Top Films Inspired by Books at the Glasgow Film Festival
Next week is the start of the annual Glasgow Film Festival and since we’re pretty keen on film versions of books we thought we’d bring together a few of our top picks from the packed programme.
2 February | 15:10
Helen Mirren and John Lynch star in Pat O’ Connor’s adaptation of Bernard MacLaverty’s book Cal. It tells the story of a young working-class man with minor ties to the IRA who falls in love with a widowed librarian. The film focuses on their complex relationship and highlights the difficulties the people of Ireland faced during the Troubles in sustaining relationships whilst caught in a world of violence. Mirren won the Cannes Best Actress award for her affecting portrayal of librarian Marcella, and the film boasts great performances across the cast. If you’re a fan of MacLaverty’s work (and we imagine you are) why not head along to watch the screen version.
2 February | 18:15
3 February | 15:30
Adapted from Penelope Fitzgerald’s book of the same name, The Bookshop is about a middle-aged widow, Florence, who opens a bookshop in a house said to be haunted by ghosts. Despite her best efforts, Florence encounters resistance within a community that appears reluctant to embrace change. With great performances from Emily Mortimer and Bill Nighy as well as the directorial flair of Spanish filmmaker Isobel Coixet, this is a must for any Fitzgerald fan.
26 February | 13:00
Based on W.R. Burnett’s novel about an aging gangster once prominent in the ‘Dillinger Set’ - Raoul Walsh’s 1941 adaptation stars Ida Lupino and Humphrey Bogart. Bogart plays Roy “Mad Dog” Earle, a gangster who must pull of an ambitious heist after his release from prison. Earle was said to be modelled on infamous gangster, John Dillinger. However, American sensors were keen to avoid glorifying one of the country’s most notorious criminals and insisted the ending of Burnett’s book be reworked for the screen, so that Earle received the appropriate punishment for his immoral actions. The film was a massive influence on the film noir genre, adopted by numerous American filmmakers throughout the 40’s and 50’s.
23 February | 20:45 (sold out)
24 February | 13:00
Joaquin Phoenix plays a retired war veteran and FBI agent in (Glasgow-born) director Lynne Ramsay’s adaptation of Jonathan Ames’ novella, You Were Never Really Here. Phoenix’s portrayal of a brutal man deeply affected by traumatic memories, working within the murky world of private security, has drawn praise from critics. The film received a seven minute standing ovation when it premiered at last year’s Cannes Film Festival. If you’re a fan of Ames’ book, this isn’t one to miss.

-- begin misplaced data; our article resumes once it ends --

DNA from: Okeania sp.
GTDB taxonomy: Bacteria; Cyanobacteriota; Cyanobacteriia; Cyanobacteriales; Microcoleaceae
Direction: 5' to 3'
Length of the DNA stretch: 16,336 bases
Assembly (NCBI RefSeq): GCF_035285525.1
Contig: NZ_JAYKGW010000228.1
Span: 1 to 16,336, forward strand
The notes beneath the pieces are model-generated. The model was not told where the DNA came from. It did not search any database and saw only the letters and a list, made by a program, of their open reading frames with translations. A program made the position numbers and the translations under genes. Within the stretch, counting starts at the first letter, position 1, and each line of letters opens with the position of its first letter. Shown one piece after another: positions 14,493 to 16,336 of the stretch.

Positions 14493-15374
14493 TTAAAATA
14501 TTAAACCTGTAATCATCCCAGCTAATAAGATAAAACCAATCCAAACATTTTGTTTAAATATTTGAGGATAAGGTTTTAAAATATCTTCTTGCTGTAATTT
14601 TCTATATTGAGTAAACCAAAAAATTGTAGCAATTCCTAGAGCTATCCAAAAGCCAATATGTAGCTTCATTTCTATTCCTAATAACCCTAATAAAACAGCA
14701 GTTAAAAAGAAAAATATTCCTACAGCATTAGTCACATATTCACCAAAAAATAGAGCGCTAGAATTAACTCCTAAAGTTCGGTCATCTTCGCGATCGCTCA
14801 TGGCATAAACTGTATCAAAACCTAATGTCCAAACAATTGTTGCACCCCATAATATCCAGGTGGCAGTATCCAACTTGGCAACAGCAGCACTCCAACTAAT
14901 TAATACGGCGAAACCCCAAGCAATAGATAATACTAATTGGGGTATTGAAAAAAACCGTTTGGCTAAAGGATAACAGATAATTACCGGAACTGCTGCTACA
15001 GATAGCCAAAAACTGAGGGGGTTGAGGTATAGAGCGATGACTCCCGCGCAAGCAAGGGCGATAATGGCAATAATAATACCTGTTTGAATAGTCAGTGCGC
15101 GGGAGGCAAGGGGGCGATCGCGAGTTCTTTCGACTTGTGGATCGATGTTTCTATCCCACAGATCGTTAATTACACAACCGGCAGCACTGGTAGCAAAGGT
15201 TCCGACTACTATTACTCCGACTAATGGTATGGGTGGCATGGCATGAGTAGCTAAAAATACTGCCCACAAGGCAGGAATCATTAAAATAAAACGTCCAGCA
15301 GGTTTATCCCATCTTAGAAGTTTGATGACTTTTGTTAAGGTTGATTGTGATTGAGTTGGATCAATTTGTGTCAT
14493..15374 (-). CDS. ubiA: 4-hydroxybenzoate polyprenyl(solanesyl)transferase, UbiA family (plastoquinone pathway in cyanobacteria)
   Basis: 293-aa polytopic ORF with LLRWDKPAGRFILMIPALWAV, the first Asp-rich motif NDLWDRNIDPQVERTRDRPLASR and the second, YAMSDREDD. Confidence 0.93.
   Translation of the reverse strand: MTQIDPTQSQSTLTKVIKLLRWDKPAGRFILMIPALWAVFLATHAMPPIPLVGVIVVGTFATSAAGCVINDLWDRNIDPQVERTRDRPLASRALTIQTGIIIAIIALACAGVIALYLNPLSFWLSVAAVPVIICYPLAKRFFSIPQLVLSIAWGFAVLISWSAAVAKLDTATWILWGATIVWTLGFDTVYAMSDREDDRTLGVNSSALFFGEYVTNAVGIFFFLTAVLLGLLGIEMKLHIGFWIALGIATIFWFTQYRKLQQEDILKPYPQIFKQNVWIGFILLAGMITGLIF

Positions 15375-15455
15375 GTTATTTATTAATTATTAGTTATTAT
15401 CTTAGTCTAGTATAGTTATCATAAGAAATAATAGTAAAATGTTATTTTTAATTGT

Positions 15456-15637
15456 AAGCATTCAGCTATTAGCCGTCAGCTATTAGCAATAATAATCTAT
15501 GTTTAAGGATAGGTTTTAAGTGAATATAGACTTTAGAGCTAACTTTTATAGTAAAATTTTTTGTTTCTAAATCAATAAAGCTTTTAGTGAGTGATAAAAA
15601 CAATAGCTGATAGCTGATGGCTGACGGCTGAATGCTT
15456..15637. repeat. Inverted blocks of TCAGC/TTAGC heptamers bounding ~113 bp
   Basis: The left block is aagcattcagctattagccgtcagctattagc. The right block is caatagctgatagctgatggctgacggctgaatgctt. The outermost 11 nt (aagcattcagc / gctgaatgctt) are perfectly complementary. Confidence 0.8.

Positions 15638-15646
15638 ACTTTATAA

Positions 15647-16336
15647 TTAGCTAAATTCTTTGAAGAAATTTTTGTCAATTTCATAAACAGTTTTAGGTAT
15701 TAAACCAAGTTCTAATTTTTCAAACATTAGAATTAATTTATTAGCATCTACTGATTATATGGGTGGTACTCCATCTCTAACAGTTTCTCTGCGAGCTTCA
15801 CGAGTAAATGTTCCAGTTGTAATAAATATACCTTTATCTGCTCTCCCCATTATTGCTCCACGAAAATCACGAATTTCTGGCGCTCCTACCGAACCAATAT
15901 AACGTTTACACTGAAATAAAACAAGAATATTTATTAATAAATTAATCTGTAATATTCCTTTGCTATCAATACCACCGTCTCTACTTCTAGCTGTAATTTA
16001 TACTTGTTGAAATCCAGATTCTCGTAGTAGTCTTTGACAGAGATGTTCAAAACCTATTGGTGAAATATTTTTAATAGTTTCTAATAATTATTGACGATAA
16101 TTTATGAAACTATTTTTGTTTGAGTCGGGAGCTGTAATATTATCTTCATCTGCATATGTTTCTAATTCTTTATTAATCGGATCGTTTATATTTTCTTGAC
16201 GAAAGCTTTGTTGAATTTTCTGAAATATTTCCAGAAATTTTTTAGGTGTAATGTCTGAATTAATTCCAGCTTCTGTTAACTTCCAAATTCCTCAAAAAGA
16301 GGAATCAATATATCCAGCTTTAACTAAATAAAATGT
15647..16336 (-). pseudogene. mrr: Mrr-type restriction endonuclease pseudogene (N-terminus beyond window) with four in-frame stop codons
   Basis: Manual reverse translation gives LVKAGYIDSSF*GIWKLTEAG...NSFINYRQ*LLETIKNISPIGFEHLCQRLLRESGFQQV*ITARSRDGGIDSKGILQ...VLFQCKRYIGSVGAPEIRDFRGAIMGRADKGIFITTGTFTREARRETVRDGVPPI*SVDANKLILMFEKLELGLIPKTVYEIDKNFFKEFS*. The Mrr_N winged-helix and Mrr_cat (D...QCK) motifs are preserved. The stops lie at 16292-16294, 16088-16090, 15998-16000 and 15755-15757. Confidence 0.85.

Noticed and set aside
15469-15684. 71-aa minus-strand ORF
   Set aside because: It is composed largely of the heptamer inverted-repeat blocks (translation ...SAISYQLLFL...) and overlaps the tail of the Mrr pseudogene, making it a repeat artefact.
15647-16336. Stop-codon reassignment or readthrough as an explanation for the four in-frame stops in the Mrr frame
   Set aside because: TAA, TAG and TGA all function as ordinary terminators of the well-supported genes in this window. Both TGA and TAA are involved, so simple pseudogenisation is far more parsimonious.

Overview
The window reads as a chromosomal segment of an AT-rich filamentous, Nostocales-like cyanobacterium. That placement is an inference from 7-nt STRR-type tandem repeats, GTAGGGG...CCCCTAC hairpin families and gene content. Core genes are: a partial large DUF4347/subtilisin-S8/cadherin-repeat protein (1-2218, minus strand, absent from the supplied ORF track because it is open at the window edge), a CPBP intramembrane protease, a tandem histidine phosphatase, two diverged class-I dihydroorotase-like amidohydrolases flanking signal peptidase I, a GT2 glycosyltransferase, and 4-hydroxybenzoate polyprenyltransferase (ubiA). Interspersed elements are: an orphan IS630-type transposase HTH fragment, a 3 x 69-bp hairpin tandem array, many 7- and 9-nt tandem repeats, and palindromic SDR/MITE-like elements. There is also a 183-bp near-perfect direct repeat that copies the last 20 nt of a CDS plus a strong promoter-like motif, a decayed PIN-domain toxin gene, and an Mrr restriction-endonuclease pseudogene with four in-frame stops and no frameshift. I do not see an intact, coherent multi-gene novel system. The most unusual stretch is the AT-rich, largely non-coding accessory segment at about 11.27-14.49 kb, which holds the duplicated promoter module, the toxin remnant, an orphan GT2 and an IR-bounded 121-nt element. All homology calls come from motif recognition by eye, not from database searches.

23 February | 10:30
Henry Fonda stars as Tom Joad in Tom Ford’s adaptation of Steinbeck’s Pulitzer Prize winning novel, about a family making their way across the desolate plains of Oklahoma to the promised land of California. Set amidst the backdrop of the Great Depression, the film, like the book, examines the horrific realties of everyday life facing millions of working class Americans who suddenly found themselves without work or food. Steinbeck was determined to hold those he felt were responsible for the Depression to account, and didn’t pull any punches when it came to his intention for the book, stating: "I've done my damnedest to rip a reader's nerves to rags”. If you don’t have the time to get through the 464 pages that comprise the book, why not head along to the film version instead?
25 February | 13:00
We couldn’t leave this one out. The 1969 film adaptation of Muriel Spark’s classic book of the same name stars Maggie Smith as the irreverent Miss Jean Brodie, self-appointed leader of the Brodie set at Gillespie’s School for Girls. It is one of Smith’s most iconic roles which won her the first of two Academy Awards. We love the book and we love the film and with Spark’s wonderful characters, Smith’s performance and a nostalgic look at a bygone Edinburgh, this one’s a no brainer.
24 February | 10:30
On the Waterfront firmly established Marlon Brando as one of Hollywood’s biggest stars. His portrayal of dockyard worker, Terry Malloy epitomised the frustrations of blue collar Americans desperate to escape the often stifling realities of everyday life. The film was adapted from a series of investigative essays, first published in The New York Sun under the title Crime on the Waterfront by journalist Malcolm Johnson. They exposed the realities of the crime and corruption ruling New York’s waterfront at the time. Lee. J Cobb is brilliant as malevolent crime boss, Johnny Friendly, but Brando’s performance alone is reason enough to watch/rewatch one of Elia Kazan’s best films.
27 February | 20:40
28 February | 13:00
Based on the graphic novel by John Backderf, My Friend Dahmer was adapted for the screen by writer/director Marc Meyers. The film focuses on the early life of infamous American serial killer Jeffrey Dahmer, whom Backderf attended high school with in the 1970’s. The film paints an uncomfortably empathetic vision of a young man, crippled by anxiety and the strained relationship between his mother and father, whose obsessive and increasingly strange behaviour leads him down a precarious road.
The Glasgow Film Festival runs from 21 February to 4 March. If you’re interested in finding out more about what’s on throughout the three weeks, visit the website for more information.
For more films inspired by books check out our 17 Books to Read Before They Become Films blog.